Cross-Atlantic research

UK researchers will now be able to use research technology based in the US in near-real time thanks to a high-bandwidth cross-Atlantic network

UK researchers will now be able to use research technology based in the US in near-real time thanks to an international agreement supported by a high-bandwidth cross-Atlantic network.

The Global Lab was established as part of the AtlanTICC Alliance, a sustainable energy research consortium comprising Imperial College London, Georgia Institute of Technology, and the Oak Ridge National Laboratory. AtlanTICC was established four years ago using a £1.5m grant from the DIUS to support research collaborations between Imperial and US research organisations studying energy sources and the treatment of cancer.

The AtlanTICC Alliance also established a unique UK-US framework agreement between the three partner organisations to help joint research and development teams work together.

The Global Lab links together laboratories in the UK and the US via a network with high bandwidth and low latency, the Lambda Rail, running across the Atlantic seabed. Its properties mean that the transatlantic transmission of data across Lambda Rail is effectively instantaneous.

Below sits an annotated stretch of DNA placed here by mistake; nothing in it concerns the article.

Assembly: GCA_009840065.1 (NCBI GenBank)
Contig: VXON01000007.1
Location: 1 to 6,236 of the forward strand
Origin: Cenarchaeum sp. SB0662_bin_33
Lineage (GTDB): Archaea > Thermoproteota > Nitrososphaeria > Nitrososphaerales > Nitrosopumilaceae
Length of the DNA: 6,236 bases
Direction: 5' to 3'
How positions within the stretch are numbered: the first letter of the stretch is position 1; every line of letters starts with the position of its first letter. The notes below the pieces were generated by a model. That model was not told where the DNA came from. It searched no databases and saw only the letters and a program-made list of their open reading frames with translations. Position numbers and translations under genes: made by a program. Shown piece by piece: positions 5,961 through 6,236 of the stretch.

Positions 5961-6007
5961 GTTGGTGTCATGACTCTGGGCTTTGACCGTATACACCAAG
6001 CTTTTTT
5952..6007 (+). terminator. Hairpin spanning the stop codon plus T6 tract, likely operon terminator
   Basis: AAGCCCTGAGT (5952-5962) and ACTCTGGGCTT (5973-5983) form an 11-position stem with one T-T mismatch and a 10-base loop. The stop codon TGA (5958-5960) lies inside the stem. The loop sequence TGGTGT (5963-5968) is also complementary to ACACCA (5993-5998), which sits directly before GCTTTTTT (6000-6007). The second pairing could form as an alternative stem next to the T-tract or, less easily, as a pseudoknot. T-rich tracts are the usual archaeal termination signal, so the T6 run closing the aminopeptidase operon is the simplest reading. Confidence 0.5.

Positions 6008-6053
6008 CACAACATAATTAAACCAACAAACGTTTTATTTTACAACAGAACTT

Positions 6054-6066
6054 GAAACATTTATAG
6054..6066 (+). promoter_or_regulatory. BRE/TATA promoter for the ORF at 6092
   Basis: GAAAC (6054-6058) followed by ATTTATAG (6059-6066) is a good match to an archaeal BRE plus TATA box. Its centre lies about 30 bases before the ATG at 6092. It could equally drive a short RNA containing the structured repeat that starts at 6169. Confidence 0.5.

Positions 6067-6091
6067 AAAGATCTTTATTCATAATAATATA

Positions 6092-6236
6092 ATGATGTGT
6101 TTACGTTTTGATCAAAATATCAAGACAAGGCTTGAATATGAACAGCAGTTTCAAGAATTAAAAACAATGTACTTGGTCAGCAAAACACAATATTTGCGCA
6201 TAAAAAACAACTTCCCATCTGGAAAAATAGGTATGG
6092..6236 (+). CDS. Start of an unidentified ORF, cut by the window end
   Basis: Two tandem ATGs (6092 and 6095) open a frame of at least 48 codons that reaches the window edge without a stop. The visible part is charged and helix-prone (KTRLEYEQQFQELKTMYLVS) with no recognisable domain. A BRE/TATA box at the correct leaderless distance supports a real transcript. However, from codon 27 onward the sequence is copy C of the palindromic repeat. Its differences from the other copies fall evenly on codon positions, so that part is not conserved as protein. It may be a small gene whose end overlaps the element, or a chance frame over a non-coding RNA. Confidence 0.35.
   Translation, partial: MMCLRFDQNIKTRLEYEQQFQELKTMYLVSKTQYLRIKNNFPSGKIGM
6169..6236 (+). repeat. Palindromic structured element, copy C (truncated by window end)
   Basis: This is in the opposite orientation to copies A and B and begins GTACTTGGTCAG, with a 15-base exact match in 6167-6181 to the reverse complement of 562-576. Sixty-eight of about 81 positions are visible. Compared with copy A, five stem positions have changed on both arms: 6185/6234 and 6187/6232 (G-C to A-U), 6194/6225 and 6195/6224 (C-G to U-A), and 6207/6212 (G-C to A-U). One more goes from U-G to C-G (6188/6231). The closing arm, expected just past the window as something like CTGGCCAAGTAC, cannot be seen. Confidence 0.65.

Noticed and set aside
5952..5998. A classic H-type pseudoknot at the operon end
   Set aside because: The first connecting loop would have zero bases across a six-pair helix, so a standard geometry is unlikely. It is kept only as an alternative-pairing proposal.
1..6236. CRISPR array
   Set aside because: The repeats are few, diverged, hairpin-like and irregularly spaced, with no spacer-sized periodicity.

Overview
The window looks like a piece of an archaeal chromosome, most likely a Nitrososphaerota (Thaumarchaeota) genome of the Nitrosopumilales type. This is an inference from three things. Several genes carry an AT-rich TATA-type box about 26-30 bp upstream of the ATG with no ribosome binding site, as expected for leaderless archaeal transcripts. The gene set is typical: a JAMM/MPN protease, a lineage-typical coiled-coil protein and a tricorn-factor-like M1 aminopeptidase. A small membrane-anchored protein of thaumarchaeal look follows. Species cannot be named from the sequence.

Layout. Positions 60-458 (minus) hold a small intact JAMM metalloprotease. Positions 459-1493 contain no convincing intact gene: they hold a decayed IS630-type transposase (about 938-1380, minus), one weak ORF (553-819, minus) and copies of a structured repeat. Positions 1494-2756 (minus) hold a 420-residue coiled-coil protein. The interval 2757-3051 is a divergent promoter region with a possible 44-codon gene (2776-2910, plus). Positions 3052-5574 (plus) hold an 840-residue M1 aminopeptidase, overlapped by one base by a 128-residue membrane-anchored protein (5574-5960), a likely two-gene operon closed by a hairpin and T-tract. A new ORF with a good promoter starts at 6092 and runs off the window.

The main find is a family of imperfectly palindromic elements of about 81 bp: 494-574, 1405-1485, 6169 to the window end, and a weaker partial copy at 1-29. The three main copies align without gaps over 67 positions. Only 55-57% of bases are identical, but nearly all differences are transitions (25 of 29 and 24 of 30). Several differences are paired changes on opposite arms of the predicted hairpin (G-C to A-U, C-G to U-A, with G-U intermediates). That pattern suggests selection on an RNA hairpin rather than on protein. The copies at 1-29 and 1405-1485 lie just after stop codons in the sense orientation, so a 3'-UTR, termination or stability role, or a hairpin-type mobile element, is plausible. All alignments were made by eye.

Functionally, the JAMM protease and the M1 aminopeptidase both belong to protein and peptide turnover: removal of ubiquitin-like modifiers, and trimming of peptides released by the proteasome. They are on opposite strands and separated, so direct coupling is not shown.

AtlanTICC scientists have demonstrated that they can simultaneously manipulate complex equipment in the US, and talk to each other across the Lambda Rail via high-resolution video link-up, without a significant time-delay.

One of the machines that can now be controlled from the UK is the world’s leading electron microscope at Oak Ridge, the JEOL 2200FS Aberration Corrected Electron Microscope (ACEM). There are only a small number of such machines worldwide that provide scientists with true atomic-scale resolution.

Imperial researchers will now be able to access this technology to carry out research into alternatives to fossil fuels, such as the next generation of low-cost solar power cells, advanced fuel cells and innovative biofuels, in collaboration with their colleagues in America.